Fay, William Patrick Ignatius (1909–69), diplomat, was born 17 April 1909 at Seaview House, Booterstown, Co. Dublin, son of Henry Edward Fay, surveyor at the General Post Office, and Helena Magdalen (neé Browne), and was a nephew of William (qv) and Frank Fay (qv), who were both closely associated with the Abbey Theatre in Dublin. He was educated at Clongowes Wood College, Co. Kildare, King's Inns and UCD, where he graduated BA. Called to the Irish bar in 1931, he practised until 1937, when he entered the attorney general's office.
Fay joined the Department of External Affairs in 1941 with the rank of first secretary. He served in Dublin until 1946, dealing with protocol and trade matters, and was secretary of the Irish high commission in London (1946–7). As part of the postwar expansion of the Irish diplomatic service Fay was posted to Brussels in 1947 as chargé d'affaires en titre. He left Belgium in 1950 for a year-long posting as minister plenipotentiary to Sweden and non-resident minister to Norway.
Following the appointment of Michael Rynne (qv) as ambassador to Spain, Fay returned to Iveagh House to take over as legal adviser to the Department of External Affairs, a post ranked at assistant secretary level. Fay's swift rotation of home and foreign postings continued in 1954 when he was appointed ambassador to France, where his demeanour is described in Conor Cruise O'Brien's Memoir. He moved to Ottawa as ambassador to Canada in 1960.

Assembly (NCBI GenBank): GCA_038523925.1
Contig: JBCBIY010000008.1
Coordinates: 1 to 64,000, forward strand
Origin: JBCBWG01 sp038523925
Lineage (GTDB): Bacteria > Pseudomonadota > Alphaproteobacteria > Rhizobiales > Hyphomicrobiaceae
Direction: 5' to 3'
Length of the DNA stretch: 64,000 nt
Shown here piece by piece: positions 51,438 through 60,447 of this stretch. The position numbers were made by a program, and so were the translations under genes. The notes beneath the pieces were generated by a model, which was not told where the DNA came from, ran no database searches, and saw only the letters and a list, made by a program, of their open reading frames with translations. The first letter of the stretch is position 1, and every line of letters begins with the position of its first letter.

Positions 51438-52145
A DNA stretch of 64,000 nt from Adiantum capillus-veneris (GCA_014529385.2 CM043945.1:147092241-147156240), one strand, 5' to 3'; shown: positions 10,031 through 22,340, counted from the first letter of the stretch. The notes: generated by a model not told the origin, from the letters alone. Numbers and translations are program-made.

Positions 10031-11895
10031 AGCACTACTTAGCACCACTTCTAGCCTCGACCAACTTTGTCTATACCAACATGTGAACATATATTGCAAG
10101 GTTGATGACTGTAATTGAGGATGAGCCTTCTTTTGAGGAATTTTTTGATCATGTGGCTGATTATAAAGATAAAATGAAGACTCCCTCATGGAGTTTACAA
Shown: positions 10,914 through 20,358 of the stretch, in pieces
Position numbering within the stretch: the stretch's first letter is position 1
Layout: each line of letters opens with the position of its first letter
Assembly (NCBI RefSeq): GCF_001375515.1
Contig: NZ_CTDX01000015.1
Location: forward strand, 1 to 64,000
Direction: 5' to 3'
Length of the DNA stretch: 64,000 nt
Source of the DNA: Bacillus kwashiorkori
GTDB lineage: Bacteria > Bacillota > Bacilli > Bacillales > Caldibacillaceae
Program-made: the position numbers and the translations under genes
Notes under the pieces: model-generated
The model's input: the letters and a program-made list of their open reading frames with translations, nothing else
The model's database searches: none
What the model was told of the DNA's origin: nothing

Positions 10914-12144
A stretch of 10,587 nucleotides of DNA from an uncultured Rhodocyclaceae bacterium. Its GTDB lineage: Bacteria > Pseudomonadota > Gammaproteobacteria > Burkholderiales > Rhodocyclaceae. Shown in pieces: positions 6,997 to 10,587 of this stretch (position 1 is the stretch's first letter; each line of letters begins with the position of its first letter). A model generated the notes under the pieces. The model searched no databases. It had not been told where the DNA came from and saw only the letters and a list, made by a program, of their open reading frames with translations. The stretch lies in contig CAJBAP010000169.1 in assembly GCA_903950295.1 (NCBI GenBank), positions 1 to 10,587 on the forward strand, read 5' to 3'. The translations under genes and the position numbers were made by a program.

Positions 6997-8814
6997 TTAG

In 1964 Fay was appointed ambassador to Washington. Though this was a very senior Irish diplomatic posting, in Washington Irish affairs were of a lower priority to Presidents Johnson and Nixon than during the heady days of the Kennedy presidency, and Ireland's position had declined on Capitol Hill. But Fay began to build a solid network of connections in business and political circles in Washington. An area of particular importance during his tenure was the question of allowing the aircraft of US carriers, restricted to landing at Shannon airport, to have landing rights at Dublin airport. While on home leave he died suddenly 7 September 1969 at Saint Michael's nursing home, Dún Laoghaire, Co. Dublin, and was buried in Glasnevin cemetery.